Program benefits children with functional abdominal pain
Both children with persistent abdominal pain and their parents still benefit from a short social learning and cognitive behavioral therapy intervention a year later, according to a study published online Dec. 31 in JAMA Pediatrics.
(HealthDay)—Both children with persistent abdominal pain and their parents still benefit from a short social learning and cognitive behavioral therapy intervention a year later, according to a study published online Dec. 31 in JAMA Pediatrics.
Rona L. Levy, M.S.W., Ph.D., M.P.H., from the University of Washington in Seattle, and colleagues randomly assigned 200 children with persistent functional abdominal pain and their parents to education and support or three sessions of social learning and cognitive behavioral therapy.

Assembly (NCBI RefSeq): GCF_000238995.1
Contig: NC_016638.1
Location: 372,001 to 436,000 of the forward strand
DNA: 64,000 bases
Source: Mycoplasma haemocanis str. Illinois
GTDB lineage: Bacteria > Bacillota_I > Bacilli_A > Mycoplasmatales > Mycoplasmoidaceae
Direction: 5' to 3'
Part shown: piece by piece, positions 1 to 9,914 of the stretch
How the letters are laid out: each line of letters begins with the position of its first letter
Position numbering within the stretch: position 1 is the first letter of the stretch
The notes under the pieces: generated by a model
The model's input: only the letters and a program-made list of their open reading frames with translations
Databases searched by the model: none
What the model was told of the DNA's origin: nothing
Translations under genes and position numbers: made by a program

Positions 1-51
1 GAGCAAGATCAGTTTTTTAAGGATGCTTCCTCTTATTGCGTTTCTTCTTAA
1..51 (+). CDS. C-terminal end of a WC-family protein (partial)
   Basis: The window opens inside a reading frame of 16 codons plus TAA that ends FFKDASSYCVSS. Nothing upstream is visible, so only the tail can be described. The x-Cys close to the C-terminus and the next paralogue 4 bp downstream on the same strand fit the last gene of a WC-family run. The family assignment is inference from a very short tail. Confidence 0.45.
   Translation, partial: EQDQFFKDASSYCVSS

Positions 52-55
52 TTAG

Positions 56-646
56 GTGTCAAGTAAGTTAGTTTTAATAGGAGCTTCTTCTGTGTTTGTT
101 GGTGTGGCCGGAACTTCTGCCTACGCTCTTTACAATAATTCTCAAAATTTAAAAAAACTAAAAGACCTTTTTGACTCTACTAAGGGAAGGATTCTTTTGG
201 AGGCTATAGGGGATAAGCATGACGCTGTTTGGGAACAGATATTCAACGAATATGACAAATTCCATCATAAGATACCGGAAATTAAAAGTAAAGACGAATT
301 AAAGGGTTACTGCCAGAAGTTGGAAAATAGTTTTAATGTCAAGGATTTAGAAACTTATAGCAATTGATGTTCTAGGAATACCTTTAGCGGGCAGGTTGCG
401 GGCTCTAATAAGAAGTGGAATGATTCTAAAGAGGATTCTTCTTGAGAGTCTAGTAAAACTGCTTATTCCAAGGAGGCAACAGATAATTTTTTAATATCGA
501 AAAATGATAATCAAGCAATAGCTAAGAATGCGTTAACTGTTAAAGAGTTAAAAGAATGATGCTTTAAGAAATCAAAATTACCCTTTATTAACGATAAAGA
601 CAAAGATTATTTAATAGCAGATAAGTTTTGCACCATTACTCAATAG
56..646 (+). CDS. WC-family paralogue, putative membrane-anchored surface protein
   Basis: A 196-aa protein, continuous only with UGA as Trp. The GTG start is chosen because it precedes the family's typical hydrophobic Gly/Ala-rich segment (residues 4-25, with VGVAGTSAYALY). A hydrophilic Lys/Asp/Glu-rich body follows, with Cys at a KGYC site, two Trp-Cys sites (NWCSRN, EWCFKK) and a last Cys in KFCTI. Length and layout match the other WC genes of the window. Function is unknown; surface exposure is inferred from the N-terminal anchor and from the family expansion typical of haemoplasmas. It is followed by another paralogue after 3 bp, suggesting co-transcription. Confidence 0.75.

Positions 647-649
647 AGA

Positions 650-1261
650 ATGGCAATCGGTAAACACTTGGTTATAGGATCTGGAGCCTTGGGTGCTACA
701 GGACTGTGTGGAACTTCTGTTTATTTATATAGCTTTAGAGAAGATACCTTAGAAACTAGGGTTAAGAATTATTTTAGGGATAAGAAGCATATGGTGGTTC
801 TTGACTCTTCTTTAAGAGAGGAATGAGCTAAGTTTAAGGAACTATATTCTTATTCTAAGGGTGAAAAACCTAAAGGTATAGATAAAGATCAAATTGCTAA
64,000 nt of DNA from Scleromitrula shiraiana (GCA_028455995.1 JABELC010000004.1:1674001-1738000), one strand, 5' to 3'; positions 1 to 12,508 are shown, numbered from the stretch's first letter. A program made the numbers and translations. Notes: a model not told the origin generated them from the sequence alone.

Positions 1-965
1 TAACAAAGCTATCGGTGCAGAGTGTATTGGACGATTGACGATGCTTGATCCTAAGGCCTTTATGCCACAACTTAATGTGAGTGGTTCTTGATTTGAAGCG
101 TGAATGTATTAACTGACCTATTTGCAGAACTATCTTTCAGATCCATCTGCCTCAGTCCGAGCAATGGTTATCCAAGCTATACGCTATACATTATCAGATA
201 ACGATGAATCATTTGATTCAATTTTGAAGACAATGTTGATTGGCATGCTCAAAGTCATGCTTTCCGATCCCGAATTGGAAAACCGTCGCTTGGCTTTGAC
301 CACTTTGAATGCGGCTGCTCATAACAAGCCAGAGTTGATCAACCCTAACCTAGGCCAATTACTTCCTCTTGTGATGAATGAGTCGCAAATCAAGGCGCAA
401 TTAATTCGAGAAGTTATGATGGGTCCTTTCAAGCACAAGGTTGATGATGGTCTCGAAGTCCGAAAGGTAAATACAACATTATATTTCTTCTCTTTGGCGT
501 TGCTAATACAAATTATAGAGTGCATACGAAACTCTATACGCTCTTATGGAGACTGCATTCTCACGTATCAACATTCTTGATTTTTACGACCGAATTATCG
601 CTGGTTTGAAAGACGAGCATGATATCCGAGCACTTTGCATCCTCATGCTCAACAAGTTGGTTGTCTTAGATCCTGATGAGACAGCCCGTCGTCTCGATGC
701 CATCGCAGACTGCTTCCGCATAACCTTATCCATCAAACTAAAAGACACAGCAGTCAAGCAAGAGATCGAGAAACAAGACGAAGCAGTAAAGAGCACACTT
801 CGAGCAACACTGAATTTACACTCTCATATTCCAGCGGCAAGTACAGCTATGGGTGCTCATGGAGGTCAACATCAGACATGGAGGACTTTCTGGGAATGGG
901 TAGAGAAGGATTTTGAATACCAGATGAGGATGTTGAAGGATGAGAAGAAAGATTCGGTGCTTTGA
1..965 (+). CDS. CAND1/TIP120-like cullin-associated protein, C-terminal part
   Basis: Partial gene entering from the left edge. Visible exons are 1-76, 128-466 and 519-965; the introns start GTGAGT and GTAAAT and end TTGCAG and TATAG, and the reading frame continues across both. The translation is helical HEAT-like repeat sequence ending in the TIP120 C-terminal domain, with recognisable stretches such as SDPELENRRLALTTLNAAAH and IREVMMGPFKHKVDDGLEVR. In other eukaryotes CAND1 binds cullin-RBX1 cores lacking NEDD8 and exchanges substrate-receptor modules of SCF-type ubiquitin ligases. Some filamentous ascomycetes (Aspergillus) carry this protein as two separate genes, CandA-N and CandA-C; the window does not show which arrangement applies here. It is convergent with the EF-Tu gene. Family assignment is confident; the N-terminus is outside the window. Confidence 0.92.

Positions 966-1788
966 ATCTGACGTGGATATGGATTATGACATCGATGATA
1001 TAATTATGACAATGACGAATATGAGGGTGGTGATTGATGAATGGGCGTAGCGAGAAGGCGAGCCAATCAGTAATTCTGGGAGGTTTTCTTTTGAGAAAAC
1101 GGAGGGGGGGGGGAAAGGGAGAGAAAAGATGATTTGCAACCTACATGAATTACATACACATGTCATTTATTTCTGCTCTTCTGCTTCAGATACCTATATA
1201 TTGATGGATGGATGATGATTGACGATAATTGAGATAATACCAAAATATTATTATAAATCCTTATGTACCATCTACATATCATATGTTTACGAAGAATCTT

After 12 months, the researchers found that children who received social learning and cognitive behavioral therapy had greater decreases in gastrointestinal symptom severity and greater improvements in pain-coping responses than children who received education and support. Parents who received social learning and cognitive behavioral therapy had greater decreases in solicitous responses to their child's symptoms and greater decreases in maladaptive beliefs regarding their child's pain compared with parents who received education and support.
"Results suggest long-term efficacy of a brief intervention to reduce parental solicitousness and increase coping skills," Levy and colleagues conclude. "Given the relative low cost of this intervention, pediatricians should consider the incorporation of these strategies into their treatment plan for children with this common complaint."
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